input type="range" oninput missing, onchange wrong - by Christof7

Status : 

  Fixed<br /><br />
		This item has been fixed in the current or upcoming version of this product.<br /><br />
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ID 856998 Comments
Status Closed Workarounds
Type Bug Repros 1
Opened 4/19/2014 5:23:27 AM
Access Restriction Public


input type="range" should have an event "oninput" which should be triggered on *any* change/slide of the range. In IE (tested in 11) the oninput does not fire at all, instead the "onchange" is triggered the way "oninput" should work. onchange should only be fired once a change of a range is done. At least that what all other browsers do and maybe the spec says. I was unable to find the passage in the specs so it might even be undefined (see also

For an example see
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Posted by Microsoft on 1/12/2016 at 11:58 AM
Thank you for the feedback. This issue appears to have been fixed in Microsoft Edge November Update build 10586. We're not presently working on feature bugs in Internet Explorer outside of security-related issues.
Best Regards,
The Microsoft Edge Team
Posted by Microsoft on 4/21/2014 at 6:11 AM
Thank you for the feedback! We will be investigating this issue further.
We have reproduced the fact that IE11 has a different behavior than other browsers.

Best Regards,
The Internet Explorer Team
Posted by Christof7 on 4/20/2014 at 2:03 AM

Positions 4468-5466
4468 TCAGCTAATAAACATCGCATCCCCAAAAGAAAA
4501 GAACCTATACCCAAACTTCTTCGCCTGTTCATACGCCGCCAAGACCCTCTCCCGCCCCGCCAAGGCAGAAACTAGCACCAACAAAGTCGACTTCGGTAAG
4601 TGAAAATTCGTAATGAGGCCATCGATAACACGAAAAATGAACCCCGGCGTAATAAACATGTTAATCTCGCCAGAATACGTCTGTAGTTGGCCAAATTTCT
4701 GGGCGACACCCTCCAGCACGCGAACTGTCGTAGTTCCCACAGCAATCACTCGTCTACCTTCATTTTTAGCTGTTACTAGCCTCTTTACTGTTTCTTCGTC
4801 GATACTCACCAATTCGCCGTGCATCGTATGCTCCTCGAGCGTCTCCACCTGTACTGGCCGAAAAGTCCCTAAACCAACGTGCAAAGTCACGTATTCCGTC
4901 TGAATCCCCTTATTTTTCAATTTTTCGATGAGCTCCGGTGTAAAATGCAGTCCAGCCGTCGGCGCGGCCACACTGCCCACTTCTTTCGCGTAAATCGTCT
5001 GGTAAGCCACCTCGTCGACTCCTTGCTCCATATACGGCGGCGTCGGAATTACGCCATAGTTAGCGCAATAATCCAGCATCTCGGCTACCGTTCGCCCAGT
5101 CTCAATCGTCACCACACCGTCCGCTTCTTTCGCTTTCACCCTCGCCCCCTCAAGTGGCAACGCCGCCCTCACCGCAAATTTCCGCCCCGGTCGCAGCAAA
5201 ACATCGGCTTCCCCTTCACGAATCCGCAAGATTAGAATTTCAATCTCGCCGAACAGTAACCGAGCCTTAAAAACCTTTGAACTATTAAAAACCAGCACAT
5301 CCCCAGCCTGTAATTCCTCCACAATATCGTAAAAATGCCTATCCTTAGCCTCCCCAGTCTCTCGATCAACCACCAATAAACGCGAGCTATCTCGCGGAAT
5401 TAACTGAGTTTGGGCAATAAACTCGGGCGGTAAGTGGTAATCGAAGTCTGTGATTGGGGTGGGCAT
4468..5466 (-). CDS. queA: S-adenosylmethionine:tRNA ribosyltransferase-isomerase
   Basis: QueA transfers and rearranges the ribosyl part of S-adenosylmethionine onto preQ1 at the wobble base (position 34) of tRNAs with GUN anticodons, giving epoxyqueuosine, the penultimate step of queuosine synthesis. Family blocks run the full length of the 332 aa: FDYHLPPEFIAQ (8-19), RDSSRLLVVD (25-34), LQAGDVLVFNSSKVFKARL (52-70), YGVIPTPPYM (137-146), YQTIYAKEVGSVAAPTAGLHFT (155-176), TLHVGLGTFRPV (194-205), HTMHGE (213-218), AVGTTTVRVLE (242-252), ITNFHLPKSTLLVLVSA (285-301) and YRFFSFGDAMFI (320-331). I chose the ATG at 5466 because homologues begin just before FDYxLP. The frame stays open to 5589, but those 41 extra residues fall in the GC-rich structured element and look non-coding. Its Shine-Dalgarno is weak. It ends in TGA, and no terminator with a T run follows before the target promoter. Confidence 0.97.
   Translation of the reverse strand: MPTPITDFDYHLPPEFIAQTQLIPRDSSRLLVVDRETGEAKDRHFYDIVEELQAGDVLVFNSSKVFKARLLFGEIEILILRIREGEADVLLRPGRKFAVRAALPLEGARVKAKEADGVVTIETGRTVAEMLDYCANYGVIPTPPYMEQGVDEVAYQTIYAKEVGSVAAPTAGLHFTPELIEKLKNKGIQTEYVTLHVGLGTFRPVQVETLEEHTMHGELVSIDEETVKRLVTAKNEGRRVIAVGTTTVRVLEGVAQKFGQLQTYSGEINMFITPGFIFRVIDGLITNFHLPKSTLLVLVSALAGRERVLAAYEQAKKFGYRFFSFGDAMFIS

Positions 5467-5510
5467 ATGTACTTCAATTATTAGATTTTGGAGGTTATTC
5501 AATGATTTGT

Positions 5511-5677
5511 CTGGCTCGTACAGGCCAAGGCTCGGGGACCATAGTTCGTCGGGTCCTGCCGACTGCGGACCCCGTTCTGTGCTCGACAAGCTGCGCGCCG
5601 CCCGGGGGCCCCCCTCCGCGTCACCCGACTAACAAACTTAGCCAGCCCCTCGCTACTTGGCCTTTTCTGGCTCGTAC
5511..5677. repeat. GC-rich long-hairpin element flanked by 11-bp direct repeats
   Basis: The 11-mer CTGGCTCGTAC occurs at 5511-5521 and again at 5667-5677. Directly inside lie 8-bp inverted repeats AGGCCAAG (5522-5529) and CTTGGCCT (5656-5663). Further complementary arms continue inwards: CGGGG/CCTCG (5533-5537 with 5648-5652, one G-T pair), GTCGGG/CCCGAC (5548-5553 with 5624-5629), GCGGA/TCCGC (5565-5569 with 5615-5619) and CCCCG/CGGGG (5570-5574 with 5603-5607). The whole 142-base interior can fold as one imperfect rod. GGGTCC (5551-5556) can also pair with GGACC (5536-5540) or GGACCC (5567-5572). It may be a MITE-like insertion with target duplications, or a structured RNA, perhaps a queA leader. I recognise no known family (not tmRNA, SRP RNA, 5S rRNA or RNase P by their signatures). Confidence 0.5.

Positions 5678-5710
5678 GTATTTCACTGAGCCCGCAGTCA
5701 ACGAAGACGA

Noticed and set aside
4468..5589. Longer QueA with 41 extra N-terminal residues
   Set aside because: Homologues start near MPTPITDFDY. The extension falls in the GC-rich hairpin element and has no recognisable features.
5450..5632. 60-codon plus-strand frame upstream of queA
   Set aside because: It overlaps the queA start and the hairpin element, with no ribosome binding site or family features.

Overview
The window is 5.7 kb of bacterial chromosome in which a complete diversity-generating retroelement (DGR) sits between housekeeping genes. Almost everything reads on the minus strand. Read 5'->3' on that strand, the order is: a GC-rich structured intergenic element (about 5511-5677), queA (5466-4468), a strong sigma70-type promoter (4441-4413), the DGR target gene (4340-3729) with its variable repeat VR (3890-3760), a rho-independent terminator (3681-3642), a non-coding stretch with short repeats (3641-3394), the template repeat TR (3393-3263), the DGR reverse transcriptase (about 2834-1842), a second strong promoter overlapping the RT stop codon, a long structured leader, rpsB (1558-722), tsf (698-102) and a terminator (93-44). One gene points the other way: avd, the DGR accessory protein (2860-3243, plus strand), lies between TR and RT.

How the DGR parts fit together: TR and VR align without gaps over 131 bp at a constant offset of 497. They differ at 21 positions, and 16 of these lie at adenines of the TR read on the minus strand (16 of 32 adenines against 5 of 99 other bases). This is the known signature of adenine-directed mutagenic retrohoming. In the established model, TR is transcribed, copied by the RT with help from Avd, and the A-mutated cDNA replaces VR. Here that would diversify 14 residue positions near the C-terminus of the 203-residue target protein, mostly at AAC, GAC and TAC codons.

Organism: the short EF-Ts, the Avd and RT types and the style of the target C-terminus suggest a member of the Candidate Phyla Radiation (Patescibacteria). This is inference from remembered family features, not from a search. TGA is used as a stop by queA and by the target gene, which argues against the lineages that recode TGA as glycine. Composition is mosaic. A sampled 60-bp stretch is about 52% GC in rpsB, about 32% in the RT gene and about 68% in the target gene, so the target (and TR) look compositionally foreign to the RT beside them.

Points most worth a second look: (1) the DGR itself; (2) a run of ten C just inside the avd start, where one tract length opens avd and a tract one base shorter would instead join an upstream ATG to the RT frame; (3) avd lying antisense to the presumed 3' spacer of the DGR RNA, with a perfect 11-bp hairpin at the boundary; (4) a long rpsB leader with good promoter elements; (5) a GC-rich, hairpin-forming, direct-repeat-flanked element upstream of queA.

Don't know about history of range inputs really, it may well be a mess. But it would be good if all browsers would use the same events (and if defined in the spec the better ;).

I only noticed the IE behaviour when looking at an example of a Chrome only article (which is silly in itself) where the author uses oninput onlyso the code simply does not work in IE at all. If he had used onchange as well it would at least have worked (and due to the current IE behaviour even in the same way).
So a different behaviour is problematic not that it is different but that people still code for a single engine only without even testing in others. Mostly these are kind of tutorial pages so probably have a wide reach and people do copy these bad habits. And as IE seems to get more standards compliant with every release (which is great :) this change would make a webdevelopers life even better again.

(I have noticed (maybe subjectively) a rising number of things which are not according to standards in e.g. Chrome (or Safari) which makes it (and not IE) currently my biggest headache in webdev BTW. Not a good development as a lot of developers or at least a lot of turorial/demo writers seem to test in Chrome only)
Posted by Mr Monopoly on 4/19/2014 at 11:39 AM
Well, the W3C example very specifically indicates what you explain. (see example 3 paragraphs down).

However, that example is simply inconsistent with everything else they say. I'm sorry to put it this way, but it reads like childishness, making up things as they go along.
If there were some provision to Esc or somehow cancel the slider action, then there would be some means to un- "commit" the slider action.
But there is not. Since there is no means to un- "commit", a reasonable interpretation is that the change (onchange) event should fire along with input (oninput) in pairs.

Both Opera and Safari do exactly that. They fire those two events in pairs. input+change, input+change, input+change...

Anyway. It's clear from that example what W3C now intends.
It would be good if they stated it in the HTML5 Input-Range spec "bookkeeping details", where it is entirely vague.

--- Chrome drags the slider on mouseover. input events only; no onchange event at all.